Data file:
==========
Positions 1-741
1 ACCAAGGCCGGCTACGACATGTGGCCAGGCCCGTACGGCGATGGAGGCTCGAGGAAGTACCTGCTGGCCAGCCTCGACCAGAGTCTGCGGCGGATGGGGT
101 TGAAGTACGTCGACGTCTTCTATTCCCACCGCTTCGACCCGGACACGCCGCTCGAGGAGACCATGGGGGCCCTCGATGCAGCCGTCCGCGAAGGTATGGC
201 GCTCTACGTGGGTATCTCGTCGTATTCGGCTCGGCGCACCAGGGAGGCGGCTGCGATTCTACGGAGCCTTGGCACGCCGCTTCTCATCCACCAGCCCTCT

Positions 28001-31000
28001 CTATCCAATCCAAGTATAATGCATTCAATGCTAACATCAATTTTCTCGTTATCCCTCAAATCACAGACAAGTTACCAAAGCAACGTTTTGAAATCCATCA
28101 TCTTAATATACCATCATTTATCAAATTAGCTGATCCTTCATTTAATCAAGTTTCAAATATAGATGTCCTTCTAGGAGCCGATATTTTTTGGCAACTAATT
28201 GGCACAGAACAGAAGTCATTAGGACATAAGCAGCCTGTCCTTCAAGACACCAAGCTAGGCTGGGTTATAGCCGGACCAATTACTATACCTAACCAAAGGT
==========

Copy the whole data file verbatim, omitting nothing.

Positions 1-741
1 ACCAAGGCCGGCTACGACATGTGGCCAGGCCCGTACGGCGATGGAGGCTCGAGGAAGTACCTGCTGGCCAGCCTCGACCAGAGTCTGCGGCGGATGGGGT
101 TGAAGTACGTCGACGTCTTCTATTCCCACCGCTTCGACCCGGACACGCCGCTCGAGGAGACCATGGGGGCCCTCGATGCAGCCGTCCGCGAAGGTATGGC
201 GCTCTACGTGGGTATCTCGTCGTATTCGGCTCGGCGCACCAGGGAGGCGGCTGCGATTCTACGGAGCCTTGGCACGCCGCTTCTCATCCACCAGCCCTCT

Positions 28001-31000
28001 CTATCCAATCCAAGTATAATGCATTCAATGCTAACATCAATTTTCTCGTTATCCCTCAAATCACAGACAAGTTACCAAAGCAACGTTTTGAAATCCATCA
28101 TCTTAATATACCATCATTTATCAAATTAGCTGATCCTTCATTTAATCAAGTTTCAAATATAGATGTCCTTCTAGGAGCCGATATTTTTTGGCAACTAATT
28201 GGCACAGAACAGAAGTCATTAGGACATAAGCAGCCTGTCCTTCAAGACACCAAGCTAGGCTGGGTTATAGCCGGACCAATTACTATACCTAACCAAAGGT